Jobs are available with a wide range of organisations in the public, private and not-for-profit sectors. Typical employers include:
zoos or wildlife parks and environmental protection agencies
government agencies and research institutions
medical research establishments and the National Health Service
environmental and animal charities
schools, colleges, science centres, libraries and museums
universities and research institutes
chemical, pharmaceutical and petroleum companies
aquaculture and animal nutrition companies.
Skills for your CV
Studying zoology provides you with specialist knowledge in areas like ethology (the science of animal behaviour), animal biology, conservation and ecology.
You will develop practical experience of modern laboratory and field research techniques, giving you a range of technical skills. You also gain a strong set of transferable skills, including:
analytical skills – to understand, interpret and manipulate complex scientific data and statistics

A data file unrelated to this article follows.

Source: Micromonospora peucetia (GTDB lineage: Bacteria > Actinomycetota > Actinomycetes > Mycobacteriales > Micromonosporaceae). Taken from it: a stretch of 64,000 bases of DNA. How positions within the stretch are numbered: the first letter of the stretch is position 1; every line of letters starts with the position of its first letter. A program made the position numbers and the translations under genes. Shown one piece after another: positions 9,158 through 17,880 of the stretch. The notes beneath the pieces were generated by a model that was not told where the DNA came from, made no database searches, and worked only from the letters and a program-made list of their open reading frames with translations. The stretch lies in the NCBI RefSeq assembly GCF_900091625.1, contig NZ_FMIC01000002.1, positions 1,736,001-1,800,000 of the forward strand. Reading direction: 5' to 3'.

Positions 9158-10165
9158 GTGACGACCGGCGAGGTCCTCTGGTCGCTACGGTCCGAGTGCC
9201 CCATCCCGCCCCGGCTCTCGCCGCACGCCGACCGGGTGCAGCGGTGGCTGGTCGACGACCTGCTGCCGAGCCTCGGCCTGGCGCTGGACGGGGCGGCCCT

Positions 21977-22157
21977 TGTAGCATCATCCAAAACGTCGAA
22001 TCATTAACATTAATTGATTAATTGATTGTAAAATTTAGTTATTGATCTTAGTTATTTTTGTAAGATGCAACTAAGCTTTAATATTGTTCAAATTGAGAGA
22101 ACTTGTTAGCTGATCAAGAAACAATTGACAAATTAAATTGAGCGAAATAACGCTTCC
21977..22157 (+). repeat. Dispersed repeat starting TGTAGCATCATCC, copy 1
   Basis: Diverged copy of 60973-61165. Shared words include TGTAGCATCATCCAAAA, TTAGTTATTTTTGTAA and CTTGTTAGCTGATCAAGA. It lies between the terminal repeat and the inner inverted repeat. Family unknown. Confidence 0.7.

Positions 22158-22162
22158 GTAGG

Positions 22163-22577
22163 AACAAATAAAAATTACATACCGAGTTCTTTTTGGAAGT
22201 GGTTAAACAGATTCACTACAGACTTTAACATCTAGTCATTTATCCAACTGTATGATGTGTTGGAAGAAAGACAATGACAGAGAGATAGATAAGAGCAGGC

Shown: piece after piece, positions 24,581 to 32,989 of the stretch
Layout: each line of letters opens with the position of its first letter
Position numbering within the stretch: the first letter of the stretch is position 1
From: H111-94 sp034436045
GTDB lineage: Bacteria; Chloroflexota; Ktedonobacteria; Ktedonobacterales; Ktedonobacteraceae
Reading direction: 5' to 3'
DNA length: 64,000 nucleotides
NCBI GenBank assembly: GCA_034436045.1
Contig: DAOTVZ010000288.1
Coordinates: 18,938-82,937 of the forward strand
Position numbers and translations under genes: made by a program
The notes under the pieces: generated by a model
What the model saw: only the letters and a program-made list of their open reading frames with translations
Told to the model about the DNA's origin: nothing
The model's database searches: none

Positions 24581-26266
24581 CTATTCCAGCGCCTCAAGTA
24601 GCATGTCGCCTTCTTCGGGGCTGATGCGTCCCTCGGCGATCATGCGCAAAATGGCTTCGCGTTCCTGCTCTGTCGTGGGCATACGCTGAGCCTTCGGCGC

data-handling skills – to record, collate and analyse data using appropriate techniques and equipment
written communication skills – to produce reports and write up research projects
presentation and oral communication skills – to present research findings and make presentations in a clear, succinct way
project management skills – organising and undertaking research projects, experiments, etc. (including budgeting, contingency planning and time management)
a good understanding of information technology
the ability to work both independently and as part of a team.
Many zoology graduates choose to undertake postgraduate study at Masters or PhD level in order to specialise in a particular area of interest within their discipline, for example conservation biology, ecology and environmental sustainability, and ecology and management of the natural environment.
Some choose to pursue further study in a different area entirely. Many postgraduate courses are open to graduates with a degree in any subject.